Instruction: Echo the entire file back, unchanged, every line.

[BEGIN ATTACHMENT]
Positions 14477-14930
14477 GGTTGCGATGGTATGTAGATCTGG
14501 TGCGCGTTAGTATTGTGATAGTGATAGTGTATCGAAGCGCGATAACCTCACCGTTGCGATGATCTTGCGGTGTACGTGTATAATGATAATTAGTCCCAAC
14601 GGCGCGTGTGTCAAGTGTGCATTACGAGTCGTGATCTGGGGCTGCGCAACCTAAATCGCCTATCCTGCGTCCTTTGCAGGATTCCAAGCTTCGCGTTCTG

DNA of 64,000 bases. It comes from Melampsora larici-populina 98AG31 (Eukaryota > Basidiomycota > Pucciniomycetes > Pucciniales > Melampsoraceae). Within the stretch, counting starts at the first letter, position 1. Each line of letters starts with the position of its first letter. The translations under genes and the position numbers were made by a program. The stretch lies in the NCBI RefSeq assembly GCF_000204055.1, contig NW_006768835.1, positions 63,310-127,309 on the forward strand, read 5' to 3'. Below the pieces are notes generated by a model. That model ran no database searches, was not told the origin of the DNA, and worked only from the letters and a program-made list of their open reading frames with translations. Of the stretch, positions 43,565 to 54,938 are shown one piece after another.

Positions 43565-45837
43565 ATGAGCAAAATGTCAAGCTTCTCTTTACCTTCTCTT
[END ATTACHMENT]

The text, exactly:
Positions 14477-14930
14477 GGTTGCGATGGTATGTAGATCTGG
14501 TGCGCGTTAGTATTGTGATAGTGATAGTGTATCGAAGCGCGATAACCTCACCGTTGCGATGATCTTGCGGTGTACGTGTATAATGATAATTAGTCCCAAC
14601 GGCGCGTGTGTCAAGTGTGCATTACGAGTCGTGATCTGGGGCTGCGCAACCTAAATCGCCTATCCTGCGTCCTTTGCAGGATTCCAAGCTTCGCGTTCTG

DNA of 64,000 bases. It comes from Melampsora larici-populina 98AG31 (Eukaryota > Basidiomycota > Pucciniomycetes > Pucciniales > Melampsoraceae). Within the stretch, counting starts at the first letter, position 1. Each line of letters starts with the position of its first letter. The translations under genes and the position numbers were made by a program. The stretch lies in the NCBI RefSeq assembly GCF_000204055.1, contig NW_006768835.1, positions 63,310-127,309 on the forward strand, read 5' to 3'. Below the pieces are notes generated by a model. That model ran no database searches, was not told the origin of the DNA, and worked only from the letters and a program-made list of their open reading frames with translations. Of the stretch, positions 43,565 to 54,938 are shown one piece after another.

Positions 43565-45837
43565 ATGAGCAAAATGTCAAGCTTCTCTTTACCTTCTCTT